Nintendo makes little effort to police use of “conflict minerals” in Nintendo 3DS, Wii U

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Shocker: All the parts in your iPhone and your Nintendo 3DS come from somewhere. They are not, no matter what Apple’s shiny commercials tell you, magic. People dig metals, minerals and other goods out of the ground, refine them, and they are used in the production of electronic products. Many of those minerals like tin and tungsten are cultivated in the war ravaged Democratic Republic of Congo and the ceaseless conflicts in that nation are over control of those resources.

The Enough Project, an advocacy group backed by the Center for American Progress, released its 2012 Conflict Minerals Company Rankings this week, giving a score to electronics companies based on how well they work to not use minerals seized through violence. Intel and HP lead the pack, but coming in dead last is Nintendo.

“Nintendo is, I believe, the only company that has basically refused to acknowledge the issue or demonstrate they are making any sort of effort on it,” Enough Project senior policy analyst Sasha Lezhnev told CNN on Thursday, “And this is despite a good two years of trying to get in contact with them.”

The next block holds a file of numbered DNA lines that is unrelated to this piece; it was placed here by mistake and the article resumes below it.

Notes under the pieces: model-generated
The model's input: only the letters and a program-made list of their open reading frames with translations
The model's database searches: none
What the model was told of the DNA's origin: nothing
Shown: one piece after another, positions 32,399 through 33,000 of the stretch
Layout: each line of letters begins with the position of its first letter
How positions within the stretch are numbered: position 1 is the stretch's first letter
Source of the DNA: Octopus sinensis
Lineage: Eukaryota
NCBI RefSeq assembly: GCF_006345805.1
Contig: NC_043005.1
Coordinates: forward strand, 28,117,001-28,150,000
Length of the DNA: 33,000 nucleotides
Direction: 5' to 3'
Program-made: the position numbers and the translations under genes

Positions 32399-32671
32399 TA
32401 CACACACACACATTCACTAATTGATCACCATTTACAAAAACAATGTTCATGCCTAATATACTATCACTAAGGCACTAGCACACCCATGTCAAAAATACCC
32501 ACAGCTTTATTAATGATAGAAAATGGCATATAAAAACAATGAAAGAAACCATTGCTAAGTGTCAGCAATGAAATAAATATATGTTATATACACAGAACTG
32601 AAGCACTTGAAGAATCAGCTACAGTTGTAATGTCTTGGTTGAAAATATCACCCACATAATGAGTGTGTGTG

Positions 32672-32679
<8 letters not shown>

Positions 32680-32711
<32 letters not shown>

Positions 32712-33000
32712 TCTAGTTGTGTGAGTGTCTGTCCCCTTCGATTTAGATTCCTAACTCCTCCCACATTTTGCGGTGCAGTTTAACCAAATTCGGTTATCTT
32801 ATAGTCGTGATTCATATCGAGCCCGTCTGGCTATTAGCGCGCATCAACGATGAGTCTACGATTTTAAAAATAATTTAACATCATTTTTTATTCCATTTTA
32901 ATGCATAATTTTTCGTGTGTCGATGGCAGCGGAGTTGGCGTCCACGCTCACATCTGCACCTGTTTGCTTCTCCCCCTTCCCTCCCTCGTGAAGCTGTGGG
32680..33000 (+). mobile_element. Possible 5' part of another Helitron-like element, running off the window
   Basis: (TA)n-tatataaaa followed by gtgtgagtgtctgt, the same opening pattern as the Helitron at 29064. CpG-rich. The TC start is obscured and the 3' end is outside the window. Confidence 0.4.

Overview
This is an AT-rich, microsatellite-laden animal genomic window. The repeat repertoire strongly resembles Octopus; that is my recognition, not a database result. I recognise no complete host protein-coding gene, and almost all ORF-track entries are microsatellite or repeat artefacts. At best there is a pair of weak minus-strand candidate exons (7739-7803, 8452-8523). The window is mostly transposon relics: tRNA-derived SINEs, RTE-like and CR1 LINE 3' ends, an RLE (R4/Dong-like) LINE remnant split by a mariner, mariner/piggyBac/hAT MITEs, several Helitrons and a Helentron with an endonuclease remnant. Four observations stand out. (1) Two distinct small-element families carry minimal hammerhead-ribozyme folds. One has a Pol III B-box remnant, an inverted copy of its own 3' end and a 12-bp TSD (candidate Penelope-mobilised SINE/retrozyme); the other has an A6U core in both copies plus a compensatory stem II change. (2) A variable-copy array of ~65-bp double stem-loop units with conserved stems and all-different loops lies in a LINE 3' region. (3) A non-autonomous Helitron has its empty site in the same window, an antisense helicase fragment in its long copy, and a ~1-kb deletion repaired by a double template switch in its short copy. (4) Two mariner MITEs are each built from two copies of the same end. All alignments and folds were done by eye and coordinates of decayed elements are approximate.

Nintendo released a blanket statement to CNN placing the responsibility of sourcing materials on Nintendo’s manufacturing partners, not the company itself. When Digital Trends reached out to Nintendo for comment, we received the same statement. “Nintendo outsources the manufacture and assembly of Nintendo products to our production partners and therefore is not directly involved in the sourcing of raw materials that are ultimately used in our products. We nonetheless take out social responsibilities as a global company very seriously and expect our production partners to do the same.”

Like many companies, Nintendo established a set of guidelines its production partners need to agree to called the Nintendo CSR Procurement Guidelines. Nintendo did not however go into any detail on how it ensures that these guidelines are followed. The “Honor System” isn’t exactly foolproof.

This isn’t the first time in recent years Nintendo’s been accused of socially irresponsible corporate policy. In 2010, Greenpeace named Nintendo the least green electronics manufacturer in the world. Plus, that was an improvement from reports in 2008 and 2009.

For every effort that Nintendo makes to appear as family friendly as possible—from restricting the western release of games like Mother 3 it deems potentially offensive to insisting on byzantine online friend networks through Friend Codes—it’s shocking how willful the company is in its disregard for socially conscious business.